Horace, Barvesh and family at the Paekakariki dairy. Photo copyright Mark Coote/markcoote.com

Paekākāriki Village Grocery Store

“If they don’t know your name yet, it’s just a matter of time.”

A welcome to one of our two key sponsors

Text: Mark Amery

Image: Mark Coote

 

Today it was a toothbrush and a potato peeler, yesterday I really needed beer and cider. Tomorrow it will be chocolate, always chocolate. Oh and the bread and milk. And that amazing affordable curry in the chiller…

 This is the Aladdin’s Cave of the general store of a small village where locals are proud when they don’t have to venture over the tracks onto the belching highway for a good deal. And more importantly you venture out of the house to bump into neighbours and have a quick natter over the sweets counter. Welcome to pretty much Paekakariki HQ – where if they don’t know your name yet, it’s just a matter of time.

Horace took over at the Paekākāriki General Store in 1992. “April 1992” And he’s been on the shop floor ever since. “We just run it as a family business.” Today it’s Horace and Bhavesh. 

Things have grown over time. They now sell liquor, and are proud that their prices are the equal (if not the better) sometimes of Pak n Save. When Paekākāriki’s hardware store round the corner in Ames Street closed they also brought in a small range of home hardware essentials. It runs the gamut: “We can’t be a supermarket,” say Horace, “but we try to cater for everything Paekakariki people want. If we don’t have it we do our best to get it for you.”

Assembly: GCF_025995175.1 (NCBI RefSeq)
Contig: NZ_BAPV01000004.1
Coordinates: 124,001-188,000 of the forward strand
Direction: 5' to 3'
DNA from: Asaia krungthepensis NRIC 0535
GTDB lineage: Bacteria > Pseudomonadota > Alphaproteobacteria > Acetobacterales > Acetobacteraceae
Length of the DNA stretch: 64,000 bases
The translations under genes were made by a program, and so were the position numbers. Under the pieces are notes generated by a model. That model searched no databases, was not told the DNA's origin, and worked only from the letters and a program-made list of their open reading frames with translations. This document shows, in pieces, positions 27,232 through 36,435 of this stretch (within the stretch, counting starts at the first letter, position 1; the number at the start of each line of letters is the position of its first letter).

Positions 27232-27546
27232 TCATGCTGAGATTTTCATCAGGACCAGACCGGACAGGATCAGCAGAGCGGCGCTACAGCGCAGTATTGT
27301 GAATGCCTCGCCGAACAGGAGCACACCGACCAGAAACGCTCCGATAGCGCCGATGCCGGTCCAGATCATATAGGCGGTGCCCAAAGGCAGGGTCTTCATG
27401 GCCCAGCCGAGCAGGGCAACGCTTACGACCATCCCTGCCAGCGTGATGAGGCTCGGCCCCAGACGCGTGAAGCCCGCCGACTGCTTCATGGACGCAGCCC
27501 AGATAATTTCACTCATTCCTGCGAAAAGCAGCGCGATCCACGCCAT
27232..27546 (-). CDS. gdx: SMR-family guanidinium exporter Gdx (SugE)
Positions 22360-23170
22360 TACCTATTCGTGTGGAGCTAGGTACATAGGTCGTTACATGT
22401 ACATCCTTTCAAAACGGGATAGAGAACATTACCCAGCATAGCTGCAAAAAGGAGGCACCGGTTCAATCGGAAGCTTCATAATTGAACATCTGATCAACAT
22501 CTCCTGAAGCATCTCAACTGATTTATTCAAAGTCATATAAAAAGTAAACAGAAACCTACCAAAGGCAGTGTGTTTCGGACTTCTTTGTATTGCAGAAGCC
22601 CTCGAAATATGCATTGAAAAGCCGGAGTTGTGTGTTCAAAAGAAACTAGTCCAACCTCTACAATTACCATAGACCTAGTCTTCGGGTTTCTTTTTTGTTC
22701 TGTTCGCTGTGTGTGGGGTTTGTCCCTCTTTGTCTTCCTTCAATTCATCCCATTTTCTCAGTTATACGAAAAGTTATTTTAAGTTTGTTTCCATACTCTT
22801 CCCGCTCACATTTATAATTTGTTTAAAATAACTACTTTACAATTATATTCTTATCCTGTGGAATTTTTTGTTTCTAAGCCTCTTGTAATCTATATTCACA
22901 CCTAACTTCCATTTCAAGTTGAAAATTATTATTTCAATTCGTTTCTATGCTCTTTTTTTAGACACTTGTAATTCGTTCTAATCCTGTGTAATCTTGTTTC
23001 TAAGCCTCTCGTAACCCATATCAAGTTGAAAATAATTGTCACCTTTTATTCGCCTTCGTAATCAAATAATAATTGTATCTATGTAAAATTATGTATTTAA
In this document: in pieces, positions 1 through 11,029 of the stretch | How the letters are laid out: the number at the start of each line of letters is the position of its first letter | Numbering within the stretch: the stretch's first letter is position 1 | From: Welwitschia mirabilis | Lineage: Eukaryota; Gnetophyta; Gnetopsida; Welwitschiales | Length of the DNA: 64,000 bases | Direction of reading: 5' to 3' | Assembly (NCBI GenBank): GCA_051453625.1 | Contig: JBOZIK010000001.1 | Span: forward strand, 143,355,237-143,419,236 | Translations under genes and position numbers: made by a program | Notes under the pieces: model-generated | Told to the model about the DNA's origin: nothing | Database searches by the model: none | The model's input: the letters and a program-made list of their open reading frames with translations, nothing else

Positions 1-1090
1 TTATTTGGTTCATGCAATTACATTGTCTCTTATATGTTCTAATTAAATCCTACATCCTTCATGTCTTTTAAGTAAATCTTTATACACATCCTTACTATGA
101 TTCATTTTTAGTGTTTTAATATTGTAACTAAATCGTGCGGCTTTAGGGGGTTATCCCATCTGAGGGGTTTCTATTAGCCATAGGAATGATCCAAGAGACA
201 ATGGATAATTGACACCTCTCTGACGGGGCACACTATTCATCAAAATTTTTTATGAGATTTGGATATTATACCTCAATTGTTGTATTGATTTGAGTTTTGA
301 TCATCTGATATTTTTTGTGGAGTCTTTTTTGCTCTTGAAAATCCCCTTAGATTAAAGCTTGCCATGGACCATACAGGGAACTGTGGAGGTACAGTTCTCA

They leave fruit and veges to the shop next door and when they close for the evening they sell on their behalf.

 “This is a small community and you don’t want to compete. Mind you, its hard to please all of the people all of the time. We try to please them some of the time!”

 A few years back resident and Unity Books owner Tilly Lloyd did a study of pricing for the newspaper Paekakariki Xpressed to prove that – against people’s natural assumptions – the prices at the store were very competitive with the supermarkets when petrol was taken into account.

 “I think we’re quite cheap, because I go to my relatives stores and all that. I know what they charge and what we charge. We even have customers who say we’re cheaper than New World, and we are because I’ve got to go and buy the odd salad there and look at the prices. I won’t say everything, but some things.”

Now for that tub of ice cream…

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